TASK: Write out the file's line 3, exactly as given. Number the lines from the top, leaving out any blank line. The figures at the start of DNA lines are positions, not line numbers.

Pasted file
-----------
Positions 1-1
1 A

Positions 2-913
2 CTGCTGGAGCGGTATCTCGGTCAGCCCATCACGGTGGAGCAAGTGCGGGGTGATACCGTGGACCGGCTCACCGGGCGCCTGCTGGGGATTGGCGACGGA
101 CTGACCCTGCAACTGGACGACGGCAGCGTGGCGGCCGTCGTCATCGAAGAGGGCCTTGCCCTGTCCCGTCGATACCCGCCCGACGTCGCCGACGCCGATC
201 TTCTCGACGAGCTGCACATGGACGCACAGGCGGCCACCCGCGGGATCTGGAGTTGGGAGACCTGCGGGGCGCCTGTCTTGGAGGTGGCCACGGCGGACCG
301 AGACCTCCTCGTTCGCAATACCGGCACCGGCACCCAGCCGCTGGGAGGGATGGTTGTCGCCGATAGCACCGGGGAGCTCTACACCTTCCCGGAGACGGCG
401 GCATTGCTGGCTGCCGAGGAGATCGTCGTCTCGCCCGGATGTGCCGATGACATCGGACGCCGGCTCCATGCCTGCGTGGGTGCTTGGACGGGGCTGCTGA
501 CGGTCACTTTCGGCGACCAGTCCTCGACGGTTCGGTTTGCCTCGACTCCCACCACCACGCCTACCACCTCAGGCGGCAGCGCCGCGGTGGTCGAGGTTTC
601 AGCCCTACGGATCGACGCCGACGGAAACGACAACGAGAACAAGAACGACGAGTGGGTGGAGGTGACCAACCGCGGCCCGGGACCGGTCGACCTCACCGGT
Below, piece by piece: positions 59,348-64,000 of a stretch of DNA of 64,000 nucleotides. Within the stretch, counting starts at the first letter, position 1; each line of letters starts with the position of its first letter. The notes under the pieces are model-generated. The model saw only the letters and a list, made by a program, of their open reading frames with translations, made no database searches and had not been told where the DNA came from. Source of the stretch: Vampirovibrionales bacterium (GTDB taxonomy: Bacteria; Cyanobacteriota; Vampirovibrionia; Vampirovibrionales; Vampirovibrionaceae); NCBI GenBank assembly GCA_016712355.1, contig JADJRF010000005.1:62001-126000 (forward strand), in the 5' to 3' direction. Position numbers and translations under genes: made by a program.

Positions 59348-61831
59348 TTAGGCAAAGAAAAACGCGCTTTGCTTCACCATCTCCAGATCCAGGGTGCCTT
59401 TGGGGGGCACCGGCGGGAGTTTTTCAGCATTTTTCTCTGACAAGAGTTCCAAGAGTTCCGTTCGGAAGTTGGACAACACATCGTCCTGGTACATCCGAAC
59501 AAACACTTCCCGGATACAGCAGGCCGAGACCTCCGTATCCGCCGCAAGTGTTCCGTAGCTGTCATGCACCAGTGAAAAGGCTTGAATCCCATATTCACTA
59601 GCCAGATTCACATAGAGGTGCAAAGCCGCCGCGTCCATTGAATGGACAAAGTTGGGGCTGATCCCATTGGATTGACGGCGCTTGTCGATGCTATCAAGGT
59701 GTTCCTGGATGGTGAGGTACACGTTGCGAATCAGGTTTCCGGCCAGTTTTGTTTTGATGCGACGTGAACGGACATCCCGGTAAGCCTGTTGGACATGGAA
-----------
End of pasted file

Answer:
Positions 2-913